But if switching from a UK layout to a US-based layout is problematic, you may be able to create a custom keyboard that is more suitable for you by using the latest version of Microsoft Keyboard Layout Creator (MSKLC), which supports Windows 7 (but not Windows 8). You may even be able to replicate most of the OS X keyboard layout your wife is used to. A London software developer named Steve Marshall apparently came close, and he used a UK keyboard as the basis for his work. Better yet, he made his custom layout available to download. Here's the link to his journal entry, which in turn contains a link to the keyboard layout file:

    http://stevemarshall.com/journal/mac-os-x-keyboard-layouts-on-windows/

    (In case links are a no-no in Register comments, just search the Web for "Mac OS X Keyboard Layouts on Windows".)

    Final remark: switching between QWERTY and AZERTY layouts is bad news for most production typists, unless they're some kind of savant. *Years* after switching from AZERTY to QWERTY, "muscle memory" from the old layout still had me hitting the wrong keys when I started getting tired.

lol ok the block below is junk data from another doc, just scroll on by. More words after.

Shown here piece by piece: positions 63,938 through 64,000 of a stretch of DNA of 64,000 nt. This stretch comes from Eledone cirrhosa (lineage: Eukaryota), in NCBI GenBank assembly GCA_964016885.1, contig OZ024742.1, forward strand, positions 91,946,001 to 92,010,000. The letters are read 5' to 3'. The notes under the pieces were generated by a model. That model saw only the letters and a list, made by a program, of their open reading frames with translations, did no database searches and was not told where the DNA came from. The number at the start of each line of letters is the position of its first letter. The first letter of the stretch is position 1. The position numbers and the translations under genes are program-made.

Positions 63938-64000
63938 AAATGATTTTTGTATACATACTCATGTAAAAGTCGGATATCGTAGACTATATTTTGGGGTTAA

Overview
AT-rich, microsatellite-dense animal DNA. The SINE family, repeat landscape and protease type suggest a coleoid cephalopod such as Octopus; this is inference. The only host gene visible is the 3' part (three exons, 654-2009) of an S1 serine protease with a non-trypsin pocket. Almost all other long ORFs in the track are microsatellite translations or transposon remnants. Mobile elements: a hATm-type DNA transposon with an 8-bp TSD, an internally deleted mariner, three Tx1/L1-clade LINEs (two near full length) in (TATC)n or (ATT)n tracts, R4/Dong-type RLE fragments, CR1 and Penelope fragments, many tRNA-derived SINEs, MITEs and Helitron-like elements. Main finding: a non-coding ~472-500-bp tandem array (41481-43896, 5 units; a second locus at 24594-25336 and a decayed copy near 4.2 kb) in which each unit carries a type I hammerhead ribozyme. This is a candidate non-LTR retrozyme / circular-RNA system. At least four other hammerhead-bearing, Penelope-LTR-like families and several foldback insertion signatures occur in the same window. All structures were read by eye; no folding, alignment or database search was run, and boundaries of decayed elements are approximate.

1. Alistair Dabbs

      Re: Windows' pre-supplied US-International keyboard layout works great for French ...

      Thanks, Peter. We will give this a try.

      1. 4gats

        Re: Windows' pre-supplied US-International keyboard layout works great for French ...

        I use the US International layout for French for translation from eternity :-)

        Compared to the standard AZERTY layout for French (France), it's a little bit slower (two strokes for most letters with diacritics except accent aigu with AltGr) but:

        - it's very easy to learn and use in mulltilingual scenarios (unlike the AZERTY).

        - it's far more flexible (you can also type diacritics for Spanish, Italian, German, Scandinavian languages etc.);

        - it's compatible with the US layout which is widely used as a basis for many other layouts (e,g, Polish "programmers"),

        Of course, it's a lot of Windows keyboard layouts which handle diacritics e.g. Canadian ones, they may meet better the needs/habits of your wife, just make some research...

  37. Adrian Harvey
    Unhappy

    Why aren't Word shortcuts made to work in the rest of Windows...

    In MS Word:

    CTRL + ' then e gives é

    CTRL + : then o gives ö

    etc, etc

    These would be fine for most people, and I use them often for typing loan-words, etc, but for some reason the MS guys in the Office team aren't into sharing so they're not built into the OS.

    1. 4gats

      Re: Why aren't Word shortcuts made to work in the rest of Windows...

      Because they're Word shortcuts :-)